7 Days to live 

19 Thursday


Lord of the Dance, the sprightly, Celtic-flavored extravaganza that comes to the Pikes Peak Center (190 S. Cascade Ave., pikespeakcenter.com) this evening, has sold out, and in more ways than one. Not everyone knows that Lord of the Dance actually started out as a stage adaptation of Lord of the Flies, William Golding's allegorical tale of British children getting stuck on an island and proceeding to kill each other. Critics loved the original stage production, especially the scenes of step-dancing schoolboys hunting each other with sharpened sticks. Thirteen years later it's just a bunch of people singing and dancing to old Irish folk tales. Good things never last. — BF


It may be no accident that you didn't get tickets to tonight's production of Lord of the Dance before they sold out. Could the universe have been directing you to a different evening of theater, an evening of comedy with Jonno Katz in a serendipitously titled production of The Accident? Wow, think about it. Or just go, and take in a tale of two brothers told through story, mime, dance and stand-up comedy, starting at 7 tonight at Manitou Art Theatre (1367 Pecan St., themat.org). Tickets are $20. Of course, if you did get those Lord tickets, I'm not sure how to explain that, but you can still catch this one, anyway — it runs through Sunday. — JT

20 Friday


Tonight, the choice is yours: music home-grown or exotica. At First Congregational Church (20 E. St. Vrain St., rmarts.org), Out Loud will perform its fall concert, Come Fly With Me. The local men's choir will sing opera numbers, poetic adaptations and, of course, the Sinatra classic that names the show. If you'd prefer fewer men on stage, try the Ten Tenors' Nostalgica at the Air Force Academy's Arnold Hall Theater (2302 Cadet Drive, 333-4497). These young Australians will woo you with everything from the Bee Gees to Andrea Boccelli. Both shows kick off at 7:30, and tickets start at $14 for Out Loud (also performing two shows on Saturday) and $25 for the Tenors. — JK

21 Saturday

ski video

When the subject is Warren Miller's annual extreme ski-video productions, most people fit into one of two distinct camps: addicts who count the days to each new presentation, and those who feel that if you've seen one ski flick, you've seen them all. If you belong to the first category, then rejoice: Warren Miller's Dynasty — which includes Colorado footage as well as scenes from Norway, British Columbia, Alaska and more — comes to the Pikes Peak Center (190 S. Cascade Ave., ticketswest.com) at 6:30 and 9:30 p.m. Friday, and 6 and 9 tonight. Tickets are $17; to see a trailer, go to pikespeakcenter.com. It'll put you in the mood ... or not. — RR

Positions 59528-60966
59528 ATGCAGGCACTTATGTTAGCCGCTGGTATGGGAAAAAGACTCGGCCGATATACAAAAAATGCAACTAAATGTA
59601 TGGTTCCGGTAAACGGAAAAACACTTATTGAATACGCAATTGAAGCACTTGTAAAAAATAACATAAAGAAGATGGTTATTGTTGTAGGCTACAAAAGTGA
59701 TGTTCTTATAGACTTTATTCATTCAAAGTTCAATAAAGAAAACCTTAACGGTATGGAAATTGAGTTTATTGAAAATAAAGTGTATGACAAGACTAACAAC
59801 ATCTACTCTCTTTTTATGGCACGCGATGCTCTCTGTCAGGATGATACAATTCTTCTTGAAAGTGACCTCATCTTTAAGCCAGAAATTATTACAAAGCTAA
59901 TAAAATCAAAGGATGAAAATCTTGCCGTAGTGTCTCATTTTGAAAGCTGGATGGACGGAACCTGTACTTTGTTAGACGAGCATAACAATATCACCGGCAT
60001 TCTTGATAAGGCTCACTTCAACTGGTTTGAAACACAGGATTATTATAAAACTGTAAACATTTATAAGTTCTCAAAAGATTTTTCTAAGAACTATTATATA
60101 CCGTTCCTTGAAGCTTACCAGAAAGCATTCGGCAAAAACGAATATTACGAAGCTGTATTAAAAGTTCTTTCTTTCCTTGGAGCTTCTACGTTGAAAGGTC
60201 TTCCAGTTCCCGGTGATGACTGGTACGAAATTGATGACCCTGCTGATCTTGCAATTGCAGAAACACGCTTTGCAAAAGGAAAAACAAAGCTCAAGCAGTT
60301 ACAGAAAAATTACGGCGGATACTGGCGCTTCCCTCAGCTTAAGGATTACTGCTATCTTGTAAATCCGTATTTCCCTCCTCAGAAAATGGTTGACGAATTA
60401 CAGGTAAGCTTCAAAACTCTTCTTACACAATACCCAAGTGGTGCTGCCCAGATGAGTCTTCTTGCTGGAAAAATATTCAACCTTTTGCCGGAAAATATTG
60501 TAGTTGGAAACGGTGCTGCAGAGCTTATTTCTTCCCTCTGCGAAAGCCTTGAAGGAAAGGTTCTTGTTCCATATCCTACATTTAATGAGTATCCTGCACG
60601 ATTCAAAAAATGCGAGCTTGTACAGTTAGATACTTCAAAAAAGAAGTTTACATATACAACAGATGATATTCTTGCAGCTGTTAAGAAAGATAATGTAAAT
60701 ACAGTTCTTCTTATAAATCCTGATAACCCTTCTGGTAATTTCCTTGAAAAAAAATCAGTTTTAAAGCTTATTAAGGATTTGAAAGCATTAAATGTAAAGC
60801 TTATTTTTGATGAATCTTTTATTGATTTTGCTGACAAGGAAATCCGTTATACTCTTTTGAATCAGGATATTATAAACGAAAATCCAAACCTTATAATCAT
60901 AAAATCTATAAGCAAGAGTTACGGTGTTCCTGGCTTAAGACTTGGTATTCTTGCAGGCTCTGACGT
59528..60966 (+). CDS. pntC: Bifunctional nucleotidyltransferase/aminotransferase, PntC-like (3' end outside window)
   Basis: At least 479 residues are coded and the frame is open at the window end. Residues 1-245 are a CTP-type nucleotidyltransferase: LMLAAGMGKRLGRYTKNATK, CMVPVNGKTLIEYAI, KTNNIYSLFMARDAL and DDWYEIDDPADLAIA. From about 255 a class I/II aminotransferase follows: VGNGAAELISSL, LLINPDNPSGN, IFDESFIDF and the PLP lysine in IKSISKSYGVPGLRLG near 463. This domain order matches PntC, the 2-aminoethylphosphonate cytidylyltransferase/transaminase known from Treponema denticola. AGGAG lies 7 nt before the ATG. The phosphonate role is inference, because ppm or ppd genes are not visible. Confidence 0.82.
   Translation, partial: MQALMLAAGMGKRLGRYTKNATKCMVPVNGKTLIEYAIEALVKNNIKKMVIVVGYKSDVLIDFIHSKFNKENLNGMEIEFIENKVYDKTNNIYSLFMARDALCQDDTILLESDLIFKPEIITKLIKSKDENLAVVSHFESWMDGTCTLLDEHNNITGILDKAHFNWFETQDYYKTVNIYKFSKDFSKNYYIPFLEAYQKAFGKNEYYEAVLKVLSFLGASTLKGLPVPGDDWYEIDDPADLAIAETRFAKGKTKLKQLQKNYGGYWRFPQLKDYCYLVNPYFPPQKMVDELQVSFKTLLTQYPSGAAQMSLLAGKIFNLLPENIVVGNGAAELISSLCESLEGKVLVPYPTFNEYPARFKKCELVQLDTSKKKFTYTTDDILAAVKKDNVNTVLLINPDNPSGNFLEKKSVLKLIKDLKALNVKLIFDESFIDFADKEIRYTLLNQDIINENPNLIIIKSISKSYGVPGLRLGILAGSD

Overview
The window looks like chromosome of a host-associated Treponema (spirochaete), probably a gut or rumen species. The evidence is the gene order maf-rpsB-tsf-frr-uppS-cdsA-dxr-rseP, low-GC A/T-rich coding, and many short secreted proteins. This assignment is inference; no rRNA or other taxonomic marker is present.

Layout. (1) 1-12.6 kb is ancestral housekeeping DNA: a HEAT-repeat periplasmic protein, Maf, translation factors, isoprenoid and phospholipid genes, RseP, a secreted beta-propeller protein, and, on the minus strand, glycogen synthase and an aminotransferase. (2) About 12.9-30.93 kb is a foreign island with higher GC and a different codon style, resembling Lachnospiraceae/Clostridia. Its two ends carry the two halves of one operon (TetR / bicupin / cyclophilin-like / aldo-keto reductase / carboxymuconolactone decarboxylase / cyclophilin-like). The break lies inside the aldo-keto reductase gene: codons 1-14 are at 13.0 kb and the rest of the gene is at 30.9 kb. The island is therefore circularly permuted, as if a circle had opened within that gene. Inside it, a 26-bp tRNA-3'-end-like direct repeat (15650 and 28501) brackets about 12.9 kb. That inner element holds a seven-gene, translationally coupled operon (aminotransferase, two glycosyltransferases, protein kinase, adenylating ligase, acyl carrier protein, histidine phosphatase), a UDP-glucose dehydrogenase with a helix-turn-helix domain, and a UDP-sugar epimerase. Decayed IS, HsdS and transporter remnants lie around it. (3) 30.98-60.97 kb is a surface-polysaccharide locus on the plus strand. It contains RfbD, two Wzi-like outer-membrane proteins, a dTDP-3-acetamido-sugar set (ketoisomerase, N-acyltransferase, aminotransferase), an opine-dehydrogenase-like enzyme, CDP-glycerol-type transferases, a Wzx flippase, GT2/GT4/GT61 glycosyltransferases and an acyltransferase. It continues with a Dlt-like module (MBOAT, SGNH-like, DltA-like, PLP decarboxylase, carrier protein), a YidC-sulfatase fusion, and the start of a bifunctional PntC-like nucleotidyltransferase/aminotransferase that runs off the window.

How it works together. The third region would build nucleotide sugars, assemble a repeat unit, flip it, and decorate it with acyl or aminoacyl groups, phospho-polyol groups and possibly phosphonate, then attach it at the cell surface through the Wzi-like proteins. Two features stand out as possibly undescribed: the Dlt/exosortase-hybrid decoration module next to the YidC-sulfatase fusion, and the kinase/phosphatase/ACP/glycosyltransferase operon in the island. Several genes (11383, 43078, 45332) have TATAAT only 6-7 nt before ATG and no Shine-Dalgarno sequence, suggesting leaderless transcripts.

22 Sunday


Fun fact about Mannheim Steamroller ringleader Chip Davis: Using a set of music algorithms, Davis created songs to help heal and comfort patients in a hospital environment. According to Mannheim's Web site, Davis' "Ambience Medical" is now in test phases at the Mayo Clinic. Think about that while workin' it out to rock-electronic-holiday-classicana-favorite "Deck the Halls." Surely some neon sounds from the "18th-century rock band" will ease upcoming holiday anxiety, claustrophobia and inflammation. The Steamroller plays today at both 3:30 and 7 p.m. at the Pikes Peak Center (190 S. Cascade Ave., ticketswest.com). Tickets run $35 to $75. — EA

23 Monday


If you're the type of person who found the book fair to be the most exciting part of fifth grade; if you walk through hotel hallways wishing the rooms were really artists' studios overflowing with crafts and pottery; if you hope that Christmas shopping will arrive early ... then come, friend, to the annual Holiday Market at the Commonwheel Artists Co-op (102 Cañon Ave., Manitou Springs, 685-1008). Giftable artworks by more than 50 Colorado artists will be on display daily between 10 a.m. and 6 p.m., from Nov. 20 through Jan. 3; a special open house with apple cider, cookies and music will take place on Dec. 12. — BC

24 Tuesday


Inherent Vice comes off as a refreshingly loose effort by the Business of Art Center: Curator Liz Szabo says the title is nonsensical, and she notes that there's really no theme for the show. What links it all together is Szabo's belief that each artist — people like Tylan Troyer, Christofer Charles and Anna Andrews-Mills — is among the area's most energetic and up-and-coming. Vice opened Friday, along with Aboriginal Modern, by Shadrach Rempel and Unearthed by Nancy Morse, but if you missed it, stop by the BAC (513 and 515 Manitou Ave., Manitou Springs, thebac.org) between 11 and 6 today or sometime before Jan. 17. — KW

25 Wednesday


If you like Death Cab for Cutie, then there's a high probability that you'll dig the soothing, mid-tone pout-rock of Minus the Bear, a Seattle-based (geez, what is it with that city?) indie band hitting the Black Sheep (2106 E. Platte Ave., ticketweb.com) at 8 tonight. The band's 2002 release Highly Refined Pirates initially sold me on their sound, and they've since cranked out nearly an album a year, including last month's release, Into the Mirror. Tickets for the all-ages show run $15 and include openers As Tall as Lions, just off tour with Mute Math. — MS

Contributors: Edie Adelstein, Bryce Crawford, Bill Forman, John Knight, Ralph Routon, Matthew Schniper, Jill Thomas and Kirk Woundy.


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